And it just so happens that Twin Peaks is back, and Jamie Stewart of Xiu Xiu and Lawrence English are performing a soundtrack to a David Lynch film (an act that Gira chose for his own stage), so there’s a lot of buzz around Lynch this year.
This year, OFF accents female artists and their strength a lot. What do you think about gender problems and chauvinism in music/music industry?
I mentioned that earlier. Gender doesn’t play a role in my lineup choices. When I think about gender, I think about equality. The large number of women in this year’s lineup is a result of their artistic merit and not some attempt to show that they’re more important than men. The only division I consider is the one between stupid people and smart people.
How difficult is to fund the OFF in present? There was a withdrawal of main sponsors in the past, I´ve also heard that after PiS won the elections, support of culture is even worse… Is this a problem for OFF or does it, paradoxically, helps it to achieve its "alternative values and thinking"?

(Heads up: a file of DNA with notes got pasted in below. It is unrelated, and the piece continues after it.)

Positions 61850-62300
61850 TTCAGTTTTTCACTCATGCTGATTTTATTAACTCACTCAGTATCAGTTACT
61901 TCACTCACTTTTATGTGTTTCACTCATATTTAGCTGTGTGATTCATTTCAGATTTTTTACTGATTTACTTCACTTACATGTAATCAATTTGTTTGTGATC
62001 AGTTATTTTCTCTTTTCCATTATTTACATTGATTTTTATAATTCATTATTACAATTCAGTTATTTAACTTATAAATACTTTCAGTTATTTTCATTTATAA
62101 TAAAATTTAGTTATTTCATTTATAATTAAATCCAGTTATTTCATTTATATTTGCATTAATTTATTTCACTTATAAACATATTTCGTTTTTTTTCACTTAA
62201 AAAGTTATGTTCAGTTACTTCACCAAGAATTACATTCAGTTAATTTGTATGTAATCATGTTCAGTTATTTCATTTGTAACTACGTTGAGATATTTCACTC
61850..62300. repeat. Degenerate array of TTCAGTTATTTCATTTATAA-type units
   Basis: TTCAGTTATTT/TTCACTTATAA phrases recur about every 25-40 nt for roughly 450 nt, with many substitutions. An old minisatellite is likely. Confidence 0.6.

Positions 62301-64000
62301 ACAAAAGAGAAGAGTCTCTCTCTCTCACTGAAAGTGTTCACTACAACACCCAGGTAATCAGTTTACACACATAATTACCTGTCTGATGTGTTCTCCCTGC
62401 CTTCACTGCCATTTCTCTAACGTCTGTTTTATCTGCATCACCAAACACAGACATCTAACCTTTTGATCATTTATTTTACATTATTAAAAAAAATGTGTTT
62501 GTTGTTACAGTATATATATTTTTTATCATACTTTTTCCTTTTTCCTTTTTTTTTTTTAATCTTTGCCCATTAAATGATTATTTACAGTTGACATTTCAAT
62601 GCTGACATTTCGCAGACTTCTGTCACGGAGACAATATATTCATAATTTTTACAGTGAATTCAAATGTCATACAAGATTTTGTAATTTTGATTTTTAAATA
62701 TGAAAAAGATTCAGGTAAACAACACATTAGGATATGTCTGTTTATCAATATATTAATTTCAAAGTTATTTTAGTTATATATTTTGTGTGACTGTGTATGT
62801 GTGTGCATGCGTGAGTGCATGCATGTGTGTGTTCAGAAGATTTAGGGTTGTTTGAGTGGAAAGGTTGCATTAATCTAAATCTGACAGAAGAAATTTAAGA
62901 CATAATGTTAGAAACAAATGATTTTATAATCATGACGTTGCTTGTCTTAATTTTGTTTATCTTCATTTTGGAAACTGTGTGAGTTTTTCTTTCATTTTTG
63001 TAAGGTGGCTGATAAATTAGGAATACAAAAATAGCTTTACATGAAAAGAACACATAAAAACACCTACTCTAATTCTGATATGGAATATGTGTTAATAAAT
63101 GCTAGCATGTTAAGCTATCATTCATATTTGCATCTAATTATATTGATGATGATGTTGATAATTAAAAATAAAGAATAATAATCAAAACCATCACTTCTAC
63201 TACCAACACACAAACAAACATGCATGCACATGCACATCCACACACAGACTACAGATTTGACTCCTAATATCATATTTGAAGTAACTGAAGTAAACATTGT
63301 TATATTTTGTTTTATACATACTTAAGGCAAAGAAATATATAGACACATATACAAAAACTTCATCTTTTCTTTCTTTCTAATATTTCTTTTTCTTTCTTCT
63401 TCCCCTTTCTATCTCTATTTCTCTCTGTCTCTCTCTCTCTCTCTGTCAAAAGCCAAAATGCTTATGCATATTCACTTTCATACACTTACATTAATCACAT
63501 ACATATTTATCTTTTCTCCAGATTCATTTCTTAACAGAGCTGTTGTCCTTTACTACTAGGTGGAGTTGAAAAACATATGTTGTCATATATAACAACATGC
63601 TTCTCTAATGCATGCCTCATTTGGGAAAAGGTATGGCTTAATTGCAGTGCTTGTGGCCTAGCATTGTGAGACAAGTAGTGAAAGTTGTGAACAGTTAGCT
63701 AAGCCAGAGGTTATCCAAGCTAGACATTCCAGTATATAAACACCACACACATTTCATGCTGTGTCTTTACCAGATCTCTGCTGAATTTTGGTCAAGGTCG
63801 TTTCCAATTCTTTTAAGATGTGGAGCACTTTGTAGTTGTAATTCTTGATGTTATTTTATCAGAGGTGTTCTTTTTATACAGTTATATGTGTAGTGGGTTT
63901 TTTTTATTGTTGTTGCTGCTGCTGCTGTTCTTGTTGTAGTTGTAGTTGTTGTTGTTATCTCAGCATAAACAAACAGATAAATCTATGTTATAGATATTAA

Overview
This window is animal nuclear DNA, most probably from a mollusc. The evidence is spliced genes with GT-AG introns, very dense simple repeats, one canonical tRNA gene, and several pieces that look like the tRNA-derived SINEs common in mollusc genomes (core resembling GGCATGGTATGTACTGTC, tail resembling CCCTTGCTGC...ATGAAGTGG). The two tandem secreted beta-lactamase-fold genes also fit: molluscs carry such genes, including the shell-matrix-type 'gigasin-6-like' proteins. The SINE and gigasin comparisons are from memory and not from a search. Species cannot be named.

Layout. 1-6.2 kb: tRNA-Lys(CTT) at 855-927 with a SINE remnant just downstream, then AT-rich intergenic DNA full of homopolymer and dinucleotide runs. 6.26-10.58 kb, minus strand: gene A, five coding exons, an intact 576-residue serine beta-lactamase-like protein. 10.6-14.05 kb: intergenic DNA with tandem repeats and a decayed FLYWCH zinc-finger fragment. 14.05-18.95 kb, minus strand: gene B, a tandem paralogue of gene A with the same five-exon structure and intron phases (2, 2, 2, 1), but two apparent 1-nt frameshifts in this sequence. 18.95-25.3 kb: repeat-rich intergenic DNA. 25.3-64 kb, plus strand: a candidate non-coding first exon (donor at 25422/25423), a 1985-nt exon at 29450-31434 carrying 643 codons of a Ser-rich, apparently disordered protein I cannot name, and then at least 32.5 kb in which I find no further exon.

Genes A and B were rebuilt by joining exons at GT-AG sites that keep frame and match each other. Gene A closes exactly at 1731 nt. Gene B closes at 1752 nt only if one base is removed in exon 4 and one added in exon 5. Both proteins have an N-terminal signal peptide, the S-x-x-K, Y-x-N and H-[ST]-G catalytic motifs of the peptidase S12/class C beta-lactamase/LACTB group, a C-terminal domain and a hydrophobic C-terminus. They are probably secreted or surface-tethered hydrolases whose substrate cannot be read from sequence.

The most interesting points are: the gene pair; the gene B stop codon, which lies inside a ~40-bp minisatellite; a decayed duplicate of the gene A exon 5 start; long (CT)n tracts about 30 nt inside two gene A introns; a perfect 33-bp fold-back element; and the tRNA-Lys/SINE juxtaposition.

We live in peculiar times, and I don’t just mean in Europe. I try to steer clear of politics because that’s an arena where everyone pursues their own interests. I have views of my own, and there are things I support and things I’m against, but that doesn’t necessarily mean I have to be public about it.
My strength lies in my knowledge of music. I focus on artistic merit and give a platform to artists. In my everyday life, I prefer the company of people who are wiser than I am.
You have established the cooperation with Colours of Ostrava and Pohoda Festival. What are the main reasons for that?
The reason I wanted to work more closely with you is that I know you, as a nation, love music — everything from simple drinking songs to more artistically challenging music. I’ve always been impressed by you. My favourite bands would perform in Prague more often than in Warsaw in the years right after the fall of Communism. Hence my collaboration with Ostrava. In the case of Pohoda, there’s also the fact that I’m friends with Michal Kaščák (artistic director of Pohoda, editor's note), who’s a cool guy.